I knew when I woke up this morning, that it wasn’t an ordinary Friday. As I moved from light slumber to full consciousness, I was immediately aware of a heaviness in the room, crowding me. It was overcast outside, not as light as it should have been, but that didn’t account for the somber stillness in the room.
And then I remembered….it was May 22. It all made sense then. Four years ago today, Joplin and its neighboring community of Duquesne were devastated by an EF-5 tornado that cut a path of destruction through the southern part of the city. In its wake lay the rubble of thousands of homes and businesses, piles of twisted cars and trucks, trees pulled from the ground or, if left standing, stripped of leaves, small branches and bark. Big box stores such as Wal-mart, Home Depot and Academy Sports were gone or severely damaged. St. John’s hospital was ravaged, as was the high school and numerous restaurants, churches, elementary schools and parks. One hundred and sixty one people lost their lives….men, women, children.
Our funny looking trees that survived the tornado
As I got ready for the day, I pondered the heaviness that I felt. I am intuitive and empathic, gifts since birth. I wasn’t just feeling sad, remembering the day. I was feeling the accumulated emotion of hundreds of people in the Joplin area, and beyond, who were feeling grief and sadness….who were remembering. I realized it must be a phenomenon created by the great disruption of energy, accompanied by intense fear and loss. And the loss was so massive, of life, of pets, of possessions.
I moved through my day, as I normally would, but with my awareness heightened, my emotions just beneath the surface, remembering as well. I took shelter during the tornado. I felt the house shudder and buck under the impact of wind and debris, windows shattering. I heard the horrific noise of my neighborhood being torn apart. I felt intense concern for my family members, and relief as one by one, they were accounted for. I hurried into the next block, with my heart pounding, to my youngest child’s house, or what was left of it, and felt the greatest of gratitude when I saw her standing in her yard, wrapped in a blanket. I don’t believe anyone living in Joplin that day was left untouched by what happened. The upheaval of the city shifted and changed lives.
A vacant lot where a house once stood
My path this morning criss-crossed through the tornado zone. I continue to live within the area. In the four years since the storm, I’ve grown accustomed to the sights and sounds of re-building, the vacant lots, which are decreasing in number, the funny looking tornado trees, as I call them. I was more mindful today, as I drove. On a corner a new bank is being built. Apartment buildings are going up nearby. New houses are filling in my neighborhood. Everywhere there were signs of growth, progress, rebirth. I cruised slowly through the area, really looking, carrying that collective heaviness like a weight on my shoulders and chest.
After a wonderful time this afternoon, spent with my grandson Dayan watching Dr. Who, I returned to Joplin and after a quick stop at home, headed out again. I was very aware of the time…5:20…the time the tornado struck. I knew where I wanted to go, to spend a few moments reflecting and releasing. I had not visited this place yet. It was calling to me.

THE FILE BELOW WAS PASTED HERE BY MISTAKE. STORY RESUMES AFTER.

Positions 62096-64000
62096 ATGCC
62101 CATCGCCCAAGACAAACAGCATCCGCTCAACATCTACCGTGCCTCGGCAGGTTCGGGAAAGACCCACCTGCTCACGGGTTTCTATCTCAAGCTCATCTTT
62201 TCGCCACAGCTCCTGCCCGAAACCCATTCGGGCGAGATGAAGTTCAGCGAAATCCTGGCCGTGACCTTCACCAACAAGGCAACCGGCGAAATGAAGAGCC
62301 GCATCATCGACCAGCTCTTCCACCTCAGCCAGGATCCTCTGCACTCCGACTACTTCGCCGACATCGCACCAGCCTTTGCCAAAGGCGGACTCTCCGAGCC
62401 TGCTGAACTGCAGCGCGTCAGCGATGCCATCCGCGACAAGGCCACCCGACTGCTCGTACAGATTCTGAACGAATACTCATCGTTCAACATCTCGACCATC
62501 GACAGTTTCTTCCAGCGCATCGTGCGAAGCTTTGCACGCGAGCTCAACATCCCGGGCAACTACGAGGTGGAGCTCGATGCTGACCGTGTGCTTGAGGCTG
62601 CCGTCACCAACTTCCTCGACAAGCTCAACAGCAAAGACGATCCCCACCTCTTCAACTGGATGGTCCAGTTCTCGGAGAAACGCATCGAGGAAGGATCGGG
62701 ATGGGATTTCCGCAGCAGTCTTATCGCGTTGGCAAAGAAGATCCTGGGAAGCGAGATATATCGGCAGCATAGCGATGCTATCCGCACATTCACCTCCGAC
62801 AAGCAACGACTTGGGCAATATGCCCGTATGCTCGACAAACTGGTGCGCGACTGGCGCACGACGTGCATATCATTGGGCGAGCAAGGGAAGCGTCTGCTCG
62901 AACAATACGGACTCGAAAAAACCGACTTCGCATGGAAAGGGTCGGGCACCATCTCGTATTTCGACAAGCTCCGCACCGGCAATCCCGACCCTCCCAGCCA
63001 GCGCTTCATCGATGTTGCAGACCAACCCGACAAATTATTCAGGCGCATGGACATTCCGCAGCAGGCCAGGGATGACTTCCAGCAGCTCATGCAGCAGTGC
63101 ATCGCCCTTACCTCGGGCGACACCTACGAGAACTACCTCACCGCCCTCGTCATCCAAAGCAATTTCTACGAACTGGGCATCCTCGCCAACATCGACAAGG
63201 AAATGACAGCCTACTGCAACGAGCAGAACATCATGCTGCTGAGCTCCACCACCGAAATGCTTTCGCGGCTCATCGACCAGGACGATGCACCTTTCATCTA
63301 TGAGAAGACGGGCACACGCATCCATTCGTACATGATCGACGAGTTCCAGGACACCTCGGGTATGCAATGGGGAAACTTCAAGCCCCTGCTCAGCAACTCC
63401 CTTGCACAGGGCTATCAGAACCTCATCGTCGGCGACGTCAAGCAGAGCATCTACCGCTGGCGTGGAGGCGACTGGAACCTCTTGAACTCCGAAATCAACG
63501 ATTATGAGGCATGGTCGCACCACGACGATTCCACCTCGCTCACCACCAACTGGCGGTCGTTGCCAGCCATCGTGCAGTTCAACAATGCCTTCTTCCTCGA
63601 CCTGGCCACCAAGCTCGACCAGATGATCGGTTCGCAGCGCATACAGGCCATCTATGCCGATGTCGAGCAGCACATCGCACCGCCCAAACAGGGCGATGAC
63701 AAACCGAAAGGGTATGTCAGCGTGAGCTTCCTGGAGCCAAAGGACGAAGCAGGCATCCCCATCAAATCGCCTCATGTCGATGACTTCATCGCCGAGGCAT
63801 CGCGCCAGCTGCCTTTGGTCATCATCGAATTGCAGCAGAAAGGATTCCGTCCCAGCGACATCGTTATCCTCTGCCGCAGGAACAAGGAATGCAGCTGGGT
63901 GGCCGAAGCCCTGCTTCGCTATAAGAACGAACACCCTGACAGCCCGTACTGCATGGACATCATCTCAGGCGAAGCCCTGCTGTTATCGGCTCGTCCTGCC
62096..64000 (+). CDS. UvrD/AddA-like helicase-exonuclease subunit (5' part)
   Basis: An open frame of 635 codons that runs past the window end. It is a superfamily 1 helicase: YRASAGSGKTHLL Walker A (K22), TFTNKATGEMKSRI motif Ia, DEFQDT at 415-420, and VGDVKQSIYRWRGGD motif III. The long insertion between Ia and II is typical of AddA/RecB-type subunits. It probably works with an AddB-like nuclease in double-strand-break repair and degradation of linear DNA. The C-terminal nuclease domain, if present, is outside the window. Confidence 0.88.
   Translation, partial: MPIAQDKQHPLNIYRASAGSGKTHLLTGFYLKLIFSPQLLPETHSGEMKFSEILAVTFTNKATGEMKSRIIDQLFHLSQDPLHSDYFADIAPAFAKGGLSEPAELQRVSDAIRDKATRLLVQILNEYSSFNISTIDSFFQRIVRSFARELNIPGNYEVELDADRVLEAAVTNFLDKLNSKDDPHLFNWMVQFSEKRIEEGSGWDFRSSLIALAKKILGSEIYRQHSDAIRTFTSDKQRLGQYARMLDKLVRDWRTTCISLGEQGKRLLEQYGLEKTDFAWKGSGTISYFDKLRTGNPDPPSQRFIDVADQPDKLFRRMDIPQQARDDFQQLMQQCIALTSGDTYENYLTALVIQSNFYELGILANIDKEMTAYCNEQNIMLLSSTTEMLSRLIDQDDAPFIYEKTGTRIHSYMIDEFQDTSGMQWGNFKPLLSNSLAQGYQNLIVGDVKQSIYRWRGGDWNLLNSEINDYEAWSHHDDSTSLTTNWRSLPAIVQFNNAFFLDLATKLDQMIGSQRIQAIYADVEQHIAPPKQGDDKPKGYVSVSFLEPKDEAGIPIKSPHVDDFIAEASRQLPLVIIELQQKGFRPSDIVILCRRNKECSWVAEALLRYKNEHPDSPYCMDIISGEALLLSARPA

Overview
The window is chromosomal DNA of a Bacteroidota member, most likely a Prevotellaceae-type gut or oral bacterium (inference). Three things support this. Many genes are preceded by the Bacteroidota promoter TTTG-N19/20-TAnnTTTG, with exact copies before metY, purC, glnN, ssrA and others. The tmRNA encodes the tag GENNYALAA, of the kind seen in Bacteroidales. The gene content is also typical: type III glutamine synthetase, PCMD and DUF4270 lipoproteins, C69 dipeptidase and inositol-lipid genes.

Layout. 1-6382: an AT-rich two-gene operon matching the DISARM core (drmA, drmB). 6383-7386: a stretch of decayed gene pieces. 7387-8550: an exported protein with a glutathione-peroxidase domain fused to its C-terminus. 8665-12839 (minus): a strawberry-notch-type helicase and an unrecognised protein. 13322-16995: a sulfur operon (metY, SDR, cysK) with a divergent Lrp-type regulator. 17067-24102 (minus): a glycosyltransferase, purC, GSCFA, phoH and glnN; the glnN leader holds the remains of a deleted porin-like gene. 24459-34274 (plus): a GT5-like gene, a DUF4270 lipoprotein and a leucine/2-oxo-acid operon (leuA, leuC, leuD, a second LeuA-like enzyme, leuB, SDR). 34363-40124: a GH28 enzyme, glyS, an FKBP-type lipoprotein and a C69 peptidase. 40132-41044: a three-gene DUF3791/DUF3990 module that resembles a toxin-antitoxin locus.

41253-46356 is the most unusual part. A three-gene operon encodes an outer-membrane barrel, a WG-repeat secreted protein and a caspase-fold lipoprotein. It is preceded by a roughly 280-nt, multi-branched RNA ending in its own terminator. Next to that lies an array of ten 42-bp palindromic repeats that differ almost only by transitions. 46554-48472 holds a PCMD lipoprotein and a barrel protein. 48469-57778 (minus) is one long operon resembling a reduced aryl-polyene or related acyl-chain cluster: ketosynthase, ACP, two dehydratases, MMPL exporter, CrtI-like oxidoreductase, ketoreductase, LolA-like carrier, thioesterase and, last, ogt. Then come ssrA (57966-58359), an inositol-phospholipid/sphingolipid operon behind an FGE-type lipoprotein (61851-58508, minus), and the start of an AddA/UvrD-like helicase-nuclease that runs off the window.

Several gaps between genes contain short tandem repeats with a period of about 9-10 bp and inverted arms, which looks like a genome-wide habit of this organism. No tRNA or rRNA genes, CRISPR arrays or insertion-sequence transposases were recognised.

On the old site of St. John’s hospital is a newly erected memorial. The hospital has relocated to just south of Joplin, and opened its doors in March of this year. The St. John’s Mercy Memorial Garden has a beautiful, spacious pavilion standing on the exact location of the former hospital’s chapel. High atop a grassy knoll, the serene space overlooks the newly restored Cunningham Park to the north, with its children’s play areas, memorials and the Butterfly Garden, and the new Irving Elementary School to the south. To the east are neighborhoods of newly constructed houses, testaments to the strength of Joplin in overcoming this tragedy. And to the west, where once there stood a vast medical community, there are empty spaces being reclaimed by grasses and nature. Perhaps, someday, buildings will stand there again.
I sat, alone, in this sacred place. Four years ago, the tornado would have just passed this place, leaving devastation behind. Closing my eyes, I could hear the roar of the wind and the sounds of breaking glass and screaming metal. I let that old energy rise within me and pass on through. There followed the cries of hundreds of people, in pain, in shock, in sorrow, accompanied by the persistent wail of sirens. I let those too pass through me. My emotions rose, briefly, fiercely…and they moved through. At last, there was silence. My shoulders, neck, head, jaws and chest hurt. The weight grew heavy indeed, pressing me into the bench. And yet, in that deep silent heaviness, I began to feel pools of hope. Alert, I opened to more. Eddies of life, currents of faith, pockets of healing were there, beneath the sorrow.
Beneath the pavilion
I breathed deeply and let it all pass through….the fear, the grief, the despair….and then hope, the ability to prevail, the spirit of unity…and Life. Beneath it all….Life. When I stood, the heaviness and pain had eased, carried away with the cool breezes swirling around me. I walked to the four sides of the pavilion and looked out in each direction over Joplin, my home, my community. I sent out love and gratitude and blessing. And peace. The wind brought back silence to me, and deep, sustaining peace in return. It was time to go home.
Irving Elementary School